When Should You See a Pulmonologist?
Pulmonology is a subspecialty of internal medicine that focuses on respiratory health. The specialist called in this area of medicine is called a pulmonologist. Pulmonologists are specialists who diagnose and treat different conditions that are associated with the respiratory system of men, women, and children. In some cases, their specialty also covers the human cardiovascular system. There are also other medical conditions, like in the case of pulmonary vascular disease, which starts affecting the respiratory system and then continue to affect other organs or areas in the body. Pulmonologists may provide their diagnostic and therapeutic services at private clinics or offices or as part of a multidisciplinary team. A pulmonologist also works in a hospital setting, specifically in the ICU (intensive care unit).
Reasons to See a Pulmonologist
If asthma control is not achieved under the care of a primary care provider, a pulmonologist may be referred. Pulmonologists are also needed when patients have a newly diagnosed respiratory condition, which requires further assessment and evaluation for its diagnosis and treatment.
The following are some of the reasons why you should see a pulmonologist:
Asthma is a chronic lung disease that affects a person's airways, which are tubes that carry air into the lungs and outside of the body. When a person has asthma, the linings of the airways become inflamed, which makes them strongly react to substances that a person is allergic to. Allergens include pollen, pet dander, cigarette smoke, or strenuous physical activities.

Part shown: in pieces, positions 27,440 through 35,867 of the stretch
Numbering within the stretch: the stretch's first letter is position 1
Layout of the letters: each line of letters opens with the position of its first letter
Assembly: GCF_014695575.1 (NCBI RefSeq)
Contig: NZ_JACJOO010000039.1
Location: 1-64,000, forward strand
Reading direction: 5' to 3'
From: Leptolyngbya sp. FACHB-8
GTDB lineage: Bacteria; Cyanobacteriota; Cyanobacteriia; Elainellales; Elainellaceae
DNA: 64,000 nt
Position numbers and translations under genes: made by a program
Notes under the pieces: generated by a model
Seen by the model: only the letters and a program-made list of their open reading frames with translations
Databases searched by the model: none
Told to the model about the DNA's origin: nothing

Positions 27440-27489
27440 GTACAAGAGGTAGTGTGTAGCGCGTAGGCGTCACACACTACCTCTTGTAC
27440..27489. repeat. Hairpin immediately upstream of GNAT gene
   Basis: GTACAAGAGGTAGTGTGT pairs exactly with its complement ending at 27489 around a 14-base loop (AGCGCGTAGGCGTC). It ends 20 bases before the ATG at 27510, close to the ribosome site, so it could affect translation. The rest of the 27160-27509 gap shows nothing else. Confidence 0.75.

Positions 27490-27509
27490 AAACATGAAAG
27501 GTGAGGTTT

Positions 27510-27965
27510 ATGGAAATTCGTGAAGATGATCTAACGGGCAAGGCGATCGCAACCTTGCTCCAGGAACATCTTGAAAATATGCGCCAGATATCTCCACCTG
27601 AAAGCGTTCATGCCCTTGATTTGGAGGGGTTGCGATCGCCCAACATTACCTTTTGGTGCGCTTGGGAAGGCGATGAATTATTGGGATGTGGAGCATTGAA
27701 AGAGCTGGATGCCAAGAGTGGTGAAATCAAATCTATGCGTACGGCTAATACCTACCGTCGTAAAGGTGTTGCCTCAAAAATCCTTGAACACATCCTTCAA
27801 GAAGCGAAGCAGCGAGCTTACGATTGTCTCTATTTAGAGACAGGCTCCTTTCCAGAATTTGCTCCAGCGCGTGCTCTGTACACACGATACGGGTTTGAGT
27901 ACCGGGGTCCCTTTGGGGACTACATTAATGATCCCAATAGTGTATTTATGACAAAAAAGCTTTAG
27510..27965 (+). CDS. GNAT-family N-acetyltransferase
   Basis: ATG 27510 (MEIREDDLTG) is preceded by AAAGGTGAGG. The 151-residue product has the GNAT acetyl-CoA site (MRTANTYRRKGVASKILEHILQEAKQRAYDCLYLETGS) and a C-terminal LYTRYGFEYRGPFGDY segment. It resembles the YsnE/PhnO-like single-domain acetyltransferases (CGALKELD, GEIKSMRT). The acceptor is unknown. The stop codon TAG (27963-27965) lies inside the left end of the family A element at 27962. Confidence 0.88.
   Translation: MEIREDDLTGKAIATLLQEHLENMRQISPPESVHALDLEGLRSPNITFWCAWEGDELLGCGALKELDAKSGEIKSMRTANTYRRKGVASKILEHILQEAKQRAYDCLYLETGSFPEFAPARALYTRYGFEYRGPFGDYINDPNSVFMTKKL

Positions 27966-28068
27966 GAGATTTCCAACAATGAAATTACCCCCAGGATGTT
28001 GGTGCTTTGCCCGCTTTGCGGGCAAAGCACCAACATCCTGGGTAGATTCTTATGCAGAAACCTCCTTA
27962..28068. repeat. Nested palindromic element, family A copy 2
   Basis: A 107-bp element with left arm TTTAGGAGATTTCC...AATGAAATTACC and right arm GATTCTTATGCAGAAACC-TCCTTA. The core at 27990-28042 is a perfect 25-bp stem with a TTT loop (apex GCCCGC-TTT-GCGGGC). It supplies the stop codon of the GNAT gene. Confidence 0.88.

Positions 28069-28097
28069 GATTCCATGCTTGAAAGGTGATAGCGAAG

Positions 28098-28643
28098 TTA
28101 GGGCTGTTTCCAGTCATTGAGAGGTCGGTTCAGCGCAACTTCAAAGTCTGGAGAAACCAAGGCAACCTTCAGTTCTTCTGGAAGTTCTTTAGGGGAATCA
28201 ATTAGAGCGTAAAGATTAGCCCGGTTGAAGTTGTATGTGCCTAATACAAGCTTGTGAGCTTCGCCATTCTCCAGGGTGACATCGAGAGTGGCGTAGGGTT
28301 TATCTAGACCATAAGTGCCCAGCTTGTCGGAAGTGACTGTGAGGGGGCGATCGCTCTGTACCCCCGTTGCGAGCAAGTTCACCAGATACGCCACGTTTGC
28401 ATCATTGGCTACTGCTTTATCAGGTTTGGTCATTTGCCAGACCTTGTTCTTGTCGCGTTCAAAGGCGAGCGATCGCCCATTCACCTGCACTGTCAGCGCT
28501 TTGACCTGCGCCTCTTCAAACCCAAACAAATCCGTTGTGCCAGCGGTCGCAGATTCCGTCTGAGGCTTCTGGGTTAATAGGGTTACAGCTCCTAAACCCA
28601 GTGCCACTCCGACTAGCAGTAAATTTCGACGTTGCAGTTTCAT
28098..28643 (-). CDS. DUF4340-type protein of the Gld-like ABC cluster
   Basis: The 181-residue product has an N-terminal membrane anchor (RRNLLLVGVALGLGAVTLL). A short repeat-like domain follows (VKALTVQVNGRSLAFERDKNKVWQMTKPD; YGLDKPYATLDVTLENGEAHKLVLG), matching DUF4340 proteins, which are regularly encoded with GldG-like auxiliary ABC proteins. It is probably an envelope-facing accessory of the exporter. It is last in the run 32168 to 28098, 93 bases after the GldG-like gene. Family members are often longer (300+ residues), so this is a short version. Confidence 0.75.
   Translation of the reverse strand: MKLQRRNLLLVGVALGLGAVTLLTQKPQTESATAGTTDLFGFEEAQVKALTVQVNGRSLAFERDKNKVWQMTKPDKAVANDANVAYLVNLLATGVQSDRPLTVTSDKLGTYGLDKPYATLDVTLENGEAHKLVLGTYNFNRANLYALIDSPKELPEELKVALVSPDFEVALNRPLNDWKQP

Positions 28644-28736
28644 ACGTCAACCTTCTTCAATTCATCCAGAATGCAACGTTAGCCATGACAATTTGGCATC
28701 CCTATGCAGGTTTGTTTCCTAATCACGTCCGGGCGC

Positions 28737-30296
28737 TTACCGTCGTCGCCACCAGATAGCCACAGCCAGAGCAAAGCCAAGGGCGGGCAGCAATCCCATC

The airways tend to get narrower with the lungs getting less air when a person is exposed to certain allergens. For this reason, symptoms, such as coughing, wheezing, difficulty breathing, and chest tightness develop, particularly at night and early in the morning. When these symptoms become worse, it is called as an asthma attack. People can also die from a severe asthma attack, so it is very important to control or manage the disease with long-term treatment or rescue medicines from a flare.
2. Lung Infections
Lung infections affect the lungs and cause breathing difficulties. Some of the most common lung infections, such as bronchitis, can be easily diagnosed and treated by primary care providers. However, complex lung infections require the expertise of a pulmonologist for its management and treatment. A pulmonologist is usually needed when patients develop lung infections, such as bronchitis with COPD or heart disease, pneumonia, or tuberculosis.
3. Cystic Fibrosis (CF)
Cystic fibrosis (CF) is a genetic disorder that affects the cells that make sweat, mucus, and digestive juices. It usually affects the cells in the upper respiratory tract, lungs, skin, digestive system, and sexual organs.
Normally, fluids that are secreted in the body are thin and slippery. However, people who have cystic fibrosis have thick and sticky secretions due to a defective gene. Instead of functioning as the body's lubricant, these secretions become problematic and cause congestion in the ducts, tubes, and passageways, particularly in the pancreas and lungs.
People with cystic fibrosis usually experience symptoms, such as frequent coughing that brings up thick and sticky mucus, as well as recurrent lung infections, which eventually cause lung damage. Since lung disease can become a life-threatening condition, those who have cystic fibrosis should see a pulmonologist.
4. Chronic Obstructive Pulmonary Disease (COPD)
Chronic obstructive pulmonary disease (COPD) is a progressive inflammatory lung disease that causes symptoms, such as coughing, difficulty breathing, wheezing, and sputum production due to airflow obstruction.
COPD is usually caused by chronic exposure to irritating gases or particle pollution, especially from cigarette smoke. Individuals with COPD have an increased risk of developing other lung conditions, including lung cancer and heart disease.